Attending an awareness
program on emergency management for community members has made it clear
to me that in these times it may be useful to be more aware of some of
the things that in the past we have been prone to take for granted.
Unfortunately, this revelation for some may only hit home in crises.
These extreme situations, such as bushfire seasons, threaten our
community each year, so it is important that individuals in the
community appreciate the systems in place that offer us protection
amidst highly turbulent conditions.
Essentially there are 4 key process components to be
understood in the management of risk in life situations, and they are: -
* Prevention - regulatory and physical measures to prevent and mitigate emergencies.
* Preparedness - includes the adequate provisions in place to be able
to handle the entire process, but especially the time critical
* Response; and - actions trained for and carried out immediately after the impact.
* Recovery - long-term restoration and rehabilitation initiatives to get communities back to condition normal.
these concepts into daily life is really in the hands of individuals
taking appropriate precaution and responsibility, but is primarily
supported by the provision of our local police, fire, ambulance,
medical, hospital and emergency services - not to mention the
Government (all levels) and statutory agencies that coordinate these
There is no quick fix to be in full control all of the
time, however, by supporting these services that are designed to be
there when you need them in crises, our community can become far more
resilient and protect ourselves against unnecessary risk and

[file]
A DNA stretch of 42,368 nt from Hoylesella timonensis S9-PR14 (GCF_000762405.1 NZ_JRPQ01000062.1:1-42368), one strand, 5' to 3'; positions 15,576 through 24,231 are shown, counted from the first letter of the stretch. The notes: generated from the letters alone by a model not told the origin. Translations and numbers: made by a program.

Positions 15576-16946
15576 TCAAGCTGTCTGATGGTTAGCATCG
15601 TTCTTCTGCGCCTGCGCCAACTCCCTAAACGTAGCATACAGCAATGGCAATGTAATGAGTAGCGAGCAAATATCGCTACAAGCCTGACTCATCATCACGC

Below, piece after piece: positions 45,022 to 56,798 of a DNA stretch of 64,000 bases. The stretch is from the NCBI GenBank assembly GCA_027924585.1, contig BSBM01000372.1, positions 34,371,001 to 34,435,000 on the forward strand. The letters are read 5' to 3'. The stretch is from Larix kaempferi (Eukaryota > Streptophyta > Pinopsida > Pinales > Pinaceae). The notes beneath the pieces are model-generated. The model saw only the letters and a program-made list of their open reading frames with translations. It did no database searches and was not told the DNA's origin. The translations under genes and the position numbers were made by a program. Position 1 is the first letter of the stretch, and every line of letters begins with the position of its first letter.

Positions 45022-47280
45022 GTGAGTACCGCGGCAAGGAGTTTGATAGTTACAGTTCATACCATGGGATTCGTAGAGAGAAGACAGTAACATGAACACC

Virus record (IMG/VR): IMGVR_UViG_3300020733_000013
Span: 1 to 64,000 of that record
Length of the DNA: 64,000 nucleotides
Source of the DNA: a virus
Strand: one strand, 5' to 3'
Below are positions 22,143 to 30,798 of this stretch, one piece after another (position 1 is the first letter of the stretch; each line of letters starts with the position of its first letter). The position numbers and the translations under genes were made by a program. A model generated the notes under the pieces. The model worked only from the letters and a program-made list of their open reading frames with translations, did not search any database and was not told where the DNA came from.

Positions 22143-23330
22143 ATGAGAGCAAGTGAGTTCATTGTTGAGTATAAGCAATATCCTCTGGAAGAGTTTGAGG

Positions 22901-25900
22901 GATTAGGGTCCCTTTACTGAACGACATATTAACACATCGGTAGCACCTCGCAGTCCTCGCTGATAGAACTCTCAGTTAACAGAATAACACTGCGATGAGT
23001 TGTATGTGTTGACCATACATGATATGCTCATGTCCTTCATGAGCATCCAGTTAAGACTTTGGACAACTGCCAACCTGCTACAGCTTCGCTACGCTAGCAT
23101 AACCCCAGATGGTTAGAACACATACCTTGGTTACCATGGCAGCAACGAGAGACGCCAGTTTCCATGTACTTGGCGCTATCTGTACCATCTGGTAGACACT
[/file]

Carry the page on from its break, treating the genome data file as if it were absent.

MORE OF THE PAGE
susceptibility. Don’t let hindsight be your first catalyst for action,
as it may be too late and the losses unacceptable.
Brochures for the preparation of a first aid kit will
be placed at the Community Link that outlines the equipment minimal for
surviving an emergency according to the governmental emergency agency
plans. While you are there explore the vast array of services that
support your safety concerns, in many aspects of life, not only in
times of emergency.
METIC Vandalism Forum
Twenty people came together on Thursday 7th September to look at issues and solutions related to vandalism.
Three panel presentations provided food for thought -
Lisa Bell a member of the local police force.
Kate Powne the Shire’s graffiti officer
Phil Stenhouse from the Bridge Builders youth team and co-ordinator of the Lead On Project.
was followed by round table discussion, which was at times
controversial and lively. This was reflected in the answer Phil
Stenhouse gave to the query about the involvement of young people in
“I did invite some young people to the evening and they groaned and
said it would be about young people being blamed for vandalism”. Phil
also said that the invitation to include young people in events was not
his sole responsibility and that we should see it as all our
responsibilities. The preferred solutions reflect consideration for
At the conclusion of the evening the group voted on the three preferred actions from the list presented from the round tables.
These actions are as follows:
1. A session to outline the building of assets in our young people as a whole of community action.
2. An all age construction project possibly in Outlook Park
3. An intergenerational history program -building youth connectedness
through links to local history -linking local information and people.
Discussion also took place with Kate Powne about the possibility of an art program for young people.
Evelyn is working with the Shire to address local graffiti issues,
should folk be interested the Shire’s graffiti strategy is available by
contacting the Shire on 1300 368 333.
9736 9736 1457 or Community Link on 9737 0759